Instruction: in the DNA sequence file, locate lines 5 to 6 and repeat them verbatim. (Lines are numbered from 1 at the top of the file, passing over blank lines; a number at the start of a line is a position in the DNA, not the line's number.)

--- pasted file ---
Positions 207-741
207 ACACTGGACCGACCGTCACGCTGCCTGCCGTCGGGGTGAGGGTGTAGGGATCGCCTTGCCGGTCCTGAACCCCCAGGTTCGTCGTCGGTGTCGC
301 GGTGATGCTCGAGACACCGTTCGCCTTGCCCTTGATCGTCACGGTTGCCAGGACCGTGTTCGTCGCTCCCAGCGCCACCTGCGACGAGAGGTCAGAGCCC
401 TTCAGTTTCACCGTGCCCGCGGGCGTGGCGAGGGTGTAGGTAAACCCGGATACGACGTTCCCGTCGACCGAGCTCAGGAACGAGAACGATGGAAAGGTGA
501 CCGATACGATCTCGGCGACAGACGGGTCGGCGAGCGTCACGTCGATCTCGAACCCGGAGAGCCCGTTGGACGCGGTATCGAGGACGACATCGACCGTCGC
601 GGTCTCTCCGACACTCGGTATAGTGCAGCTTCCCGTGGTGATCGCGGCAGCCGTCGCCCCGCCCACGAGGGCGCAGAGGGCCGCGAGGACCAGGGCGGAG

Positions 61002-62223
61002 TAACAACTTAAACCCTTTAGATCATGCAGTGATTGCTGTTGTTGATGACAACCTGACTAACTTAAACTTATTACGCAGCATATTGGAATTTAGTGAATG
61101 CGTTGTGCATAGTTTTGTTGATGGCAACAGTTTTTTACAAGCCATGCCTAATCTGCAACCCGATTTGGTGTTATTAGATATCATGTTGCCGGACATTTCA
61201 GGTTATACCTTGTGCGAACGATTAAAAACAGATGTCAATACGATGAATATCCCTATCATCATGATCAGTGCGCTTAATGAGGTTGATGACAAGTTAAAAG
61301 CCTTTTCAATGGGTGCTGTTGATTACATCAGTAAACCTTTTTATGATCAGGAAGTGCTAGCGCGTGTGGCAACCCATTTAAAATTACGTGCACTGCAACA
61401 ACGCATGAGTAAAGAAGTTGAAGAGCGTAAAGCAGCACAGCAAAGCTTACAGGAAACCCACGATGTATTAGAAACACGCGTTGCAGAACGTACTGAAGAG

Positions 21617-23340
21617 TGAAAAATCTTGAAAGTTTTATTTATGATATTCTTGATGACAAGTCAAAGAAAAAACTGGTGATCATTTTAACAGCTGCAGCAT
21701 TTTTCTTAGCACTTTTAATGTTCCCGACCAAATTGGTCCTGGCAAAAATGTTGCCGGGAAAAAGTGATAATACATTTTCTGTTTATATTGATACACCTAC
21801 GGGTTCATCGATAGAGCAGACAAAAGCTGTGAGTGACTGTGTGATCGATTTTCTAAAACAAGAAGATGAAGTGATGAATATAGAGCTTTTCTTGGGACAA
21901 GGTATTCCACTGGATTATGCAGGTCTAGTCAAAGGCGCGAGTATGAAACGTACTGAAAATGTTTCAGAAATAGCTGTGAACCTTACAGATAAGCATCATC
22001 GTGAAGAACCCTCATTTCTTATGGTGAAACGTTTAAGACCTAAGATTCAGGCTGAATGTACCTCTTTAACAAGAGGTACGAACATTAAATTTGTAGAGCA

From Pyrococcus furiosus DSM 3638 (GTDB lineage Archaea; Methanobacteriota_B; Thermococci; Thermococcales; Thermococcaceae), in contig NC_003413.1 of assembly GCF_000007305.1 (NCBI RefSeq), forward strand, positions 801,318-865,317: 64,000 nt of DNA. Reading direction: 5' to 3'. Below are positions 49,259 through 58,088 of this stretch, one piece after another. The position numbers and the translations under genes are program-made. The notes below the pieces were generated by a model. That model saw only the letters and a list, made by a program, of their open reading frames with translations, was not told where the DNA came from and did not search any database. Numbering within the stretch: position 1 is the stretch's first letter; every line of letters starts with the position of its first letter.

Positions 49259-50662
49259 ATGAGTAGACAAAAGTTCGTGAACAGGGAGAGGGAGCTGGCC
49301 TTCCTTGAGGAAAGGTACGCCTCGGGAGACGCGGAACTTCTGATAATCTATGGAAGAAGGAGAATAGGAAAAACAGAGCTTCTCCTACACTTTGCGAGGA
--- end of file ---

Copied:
501 CCGATACGATCTCGGCGACAGACGGGTCGGCGAGCGTCACGTCGATCTCGAACCCGGAGAGCCCGTTGGACGCGGTATCGAGGACGACATCGACCGTCGC
601 GGTCTCTCCGACACTCGGTATAGTGCAGCTTCCCGTGGTGATCGCGGCAGCCGTCGCCCCGCCCACGAGGGCGCAGAGGGCCGCGAGGACCAGGGCGGAG